When marketing debt consolidation services, the defendants allegedly told consumers that for $397 they would obtain a low-interest loan that could be used to consolidate their credit card debt. In reality, all consumers received was a list of banks offering low-interest credit card loans.
The FTC alleged that in addition to telemarketing directly through their own call centers, the defendants provided products, scripts, customer service and credit card-processing services to others engaged in deceptive telemarketing.
Finally, the complaint states, the defendants often posted charges on consumers' credit cards without their authorization; misrepresented their refund policy; and failed to promptly, clearly and conspicuously state, as required by the TSR, that the purpose of their call was to sell goods or services.
In granting the FTC request, the court authorized preliminary relief, including an ex parte temporary restraining order and asset freeze against the defendants. The Commission is further seeking a permanent injunction and other equitable relief, as the court deems warranted.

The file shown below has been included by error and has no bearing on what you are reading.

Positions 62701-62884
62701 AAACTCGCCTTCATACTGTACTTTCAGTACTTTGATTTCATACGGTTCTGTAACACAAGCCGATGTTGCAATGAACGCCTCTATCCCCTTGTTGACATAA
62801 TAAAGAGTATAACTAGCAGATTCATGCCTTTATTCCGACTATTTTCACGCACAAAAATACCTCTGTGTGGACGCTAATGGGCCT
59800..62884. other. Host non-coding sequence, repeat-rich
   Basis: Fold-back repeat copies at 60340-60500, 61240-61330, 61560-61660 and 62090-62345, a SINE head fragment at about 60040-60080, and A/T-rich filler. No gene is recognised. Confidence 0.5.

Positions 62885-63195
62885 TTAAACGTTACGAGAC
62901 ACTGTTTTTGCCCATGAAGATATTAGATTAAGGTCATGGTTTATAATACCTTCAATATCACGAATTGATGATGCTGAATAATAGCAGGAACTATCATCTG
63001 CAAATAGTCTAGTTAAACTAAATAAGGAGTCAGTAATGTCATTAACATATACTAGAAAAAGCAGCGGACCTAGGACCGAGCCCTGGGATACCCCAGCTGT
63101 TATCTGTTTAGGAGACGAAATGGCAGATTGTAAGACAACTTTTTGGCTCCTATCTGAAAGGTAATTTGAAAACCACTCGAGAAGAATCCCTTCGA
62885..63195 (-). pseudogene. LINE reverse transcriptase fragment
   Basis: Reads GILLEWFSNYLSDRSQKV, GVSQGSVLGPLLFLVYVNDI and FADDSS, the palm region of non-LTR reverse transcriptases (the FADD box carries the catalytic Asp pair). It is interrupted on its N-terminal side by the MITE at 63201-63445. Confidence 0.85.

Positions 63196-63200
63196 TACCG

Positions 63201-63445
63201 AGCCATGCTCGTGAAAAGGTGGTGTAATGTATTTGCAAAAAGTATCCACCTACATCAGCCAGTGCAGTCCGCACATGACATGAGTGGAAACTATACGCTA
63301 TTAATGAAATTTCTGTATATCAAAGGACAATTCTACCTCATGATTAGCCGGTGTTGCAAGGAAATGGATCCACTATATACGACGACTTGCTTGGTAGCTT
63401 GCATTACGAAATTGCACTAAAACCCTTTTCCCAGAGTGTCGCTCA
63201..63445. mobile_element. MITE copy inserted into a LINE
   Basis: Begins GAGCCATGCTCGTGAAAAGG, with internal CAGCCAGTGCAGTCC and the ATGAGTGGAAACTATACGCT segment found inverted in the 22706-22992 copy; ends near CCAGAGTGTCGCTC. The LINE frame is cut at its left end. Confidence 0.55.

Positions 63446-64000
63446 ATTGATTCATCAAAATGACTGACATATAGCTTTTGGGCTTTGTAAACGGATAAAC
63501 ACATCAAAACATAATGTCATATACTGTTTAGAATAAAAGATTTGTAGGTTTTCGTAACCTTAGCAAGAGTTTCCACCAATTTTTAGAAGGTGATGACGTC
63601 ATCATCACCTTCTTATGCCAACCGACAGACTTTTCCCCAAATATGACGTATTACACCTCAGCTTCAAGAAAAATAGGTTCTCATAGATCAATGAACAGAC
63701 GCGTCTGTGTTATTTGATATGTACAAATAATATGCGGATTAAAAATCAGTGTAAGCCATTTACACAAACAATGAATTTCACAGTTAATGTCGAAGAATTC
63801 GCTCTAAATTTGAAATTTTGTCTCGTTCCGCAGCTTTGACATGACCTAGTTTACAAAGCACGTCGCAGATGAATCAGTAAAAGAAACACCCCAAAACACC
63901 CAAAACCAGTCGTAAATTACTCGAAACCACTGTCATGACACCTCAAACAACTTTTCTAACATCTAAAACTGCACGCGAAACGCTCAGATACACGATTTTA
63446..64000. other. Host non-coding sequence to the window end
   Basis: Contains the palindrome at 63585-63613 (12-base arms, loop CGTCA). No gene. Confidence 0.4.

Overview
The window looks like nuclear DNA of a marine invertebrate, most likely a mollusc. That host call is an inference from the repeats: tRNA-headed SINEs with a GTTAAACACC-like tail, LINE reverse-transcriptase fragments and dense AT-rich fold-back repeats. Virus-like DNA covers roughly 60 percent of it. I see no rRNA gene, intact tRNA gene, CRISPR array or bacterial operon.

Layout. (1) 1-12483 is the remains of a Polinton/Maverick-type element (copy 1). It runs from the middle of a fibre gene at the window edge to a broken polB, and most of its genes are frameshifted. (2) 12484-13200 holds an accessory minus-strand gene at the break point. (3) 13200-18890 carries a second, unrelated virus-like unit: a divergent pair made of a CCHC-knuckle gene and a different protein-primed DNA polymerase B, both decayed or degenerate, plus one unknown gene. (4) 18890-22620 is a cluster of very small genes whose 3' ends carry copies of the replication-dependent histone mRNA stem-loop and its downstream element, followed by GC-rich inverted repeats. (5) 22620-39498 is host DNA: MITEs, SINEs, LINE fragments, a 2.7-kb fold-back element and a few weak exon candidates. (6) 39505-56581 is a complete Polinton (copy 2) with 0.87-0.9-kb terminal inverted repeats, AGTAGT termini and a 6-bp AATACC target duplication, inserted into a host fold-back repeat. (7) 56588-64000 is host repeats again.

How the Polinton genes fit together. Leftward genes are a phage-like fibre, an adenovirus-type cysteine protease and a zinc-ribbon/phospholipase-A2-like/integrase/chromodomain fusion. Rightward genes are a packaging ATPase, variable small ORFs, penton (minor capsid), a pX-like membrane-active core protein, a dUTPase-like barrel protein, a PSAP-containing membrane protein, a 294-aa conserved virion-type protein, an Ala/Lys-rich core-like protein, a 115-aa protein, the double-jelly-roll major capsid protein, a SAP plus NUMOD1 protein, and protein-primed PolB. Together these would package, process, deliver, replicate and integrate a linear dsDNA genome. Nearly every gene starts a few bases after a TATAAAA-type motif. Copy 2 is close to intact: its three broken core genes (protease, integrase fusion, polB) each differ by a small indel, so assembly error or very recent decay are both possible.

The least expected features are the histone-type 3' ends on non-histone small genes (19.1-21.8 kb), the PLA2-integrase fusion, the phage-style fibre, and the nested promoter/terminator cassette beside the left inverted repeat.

The FTC coordinated with the British Columbia Ministry of Attorney General, the FBI and the RCMP through the RCMP's Project Emptor Taskforce. The Taskforce coordinates and conducts investigations of fraudulent telemarketers operating in British Columbia and targeting Canadian and U.S. consumers. In addition to the FTC action, the Ministry of Attorney General has filed a civil action and obtained a freeze on Canadian defendants' assets. The FTC and the Ministry received investigative assistance from the RCMP and the FBI.
CREDIT CARD PROTECTION CONSUMER EDUCATION
The FTC's Office of Consumer and Business Education has developed three products regarding credit card "protection" offers and the use of credit cards in general. Each is available from the Commission's Consumer Response Center (see address and phone number below) and from the FTC web site at www.ftc.gov. The first is a consumer alert on the general issue of credit card loss protection offers. It cautions consumers: "Don't buy the pitch-and don't buy the 'loss protection' insurance." The second is a bookmark designed to help consumers understand their rights concerning credit card billing procedures, the Fair Credit Billing Act, and receiving credits when billed items are in dispute. The third, a brochure in the Commission's "Facts for Consumers" series, provides more detailed information on fair credit billing, including the types of disputes covered, what to do if you think your bill is incorrect, and other important consumer billing rights.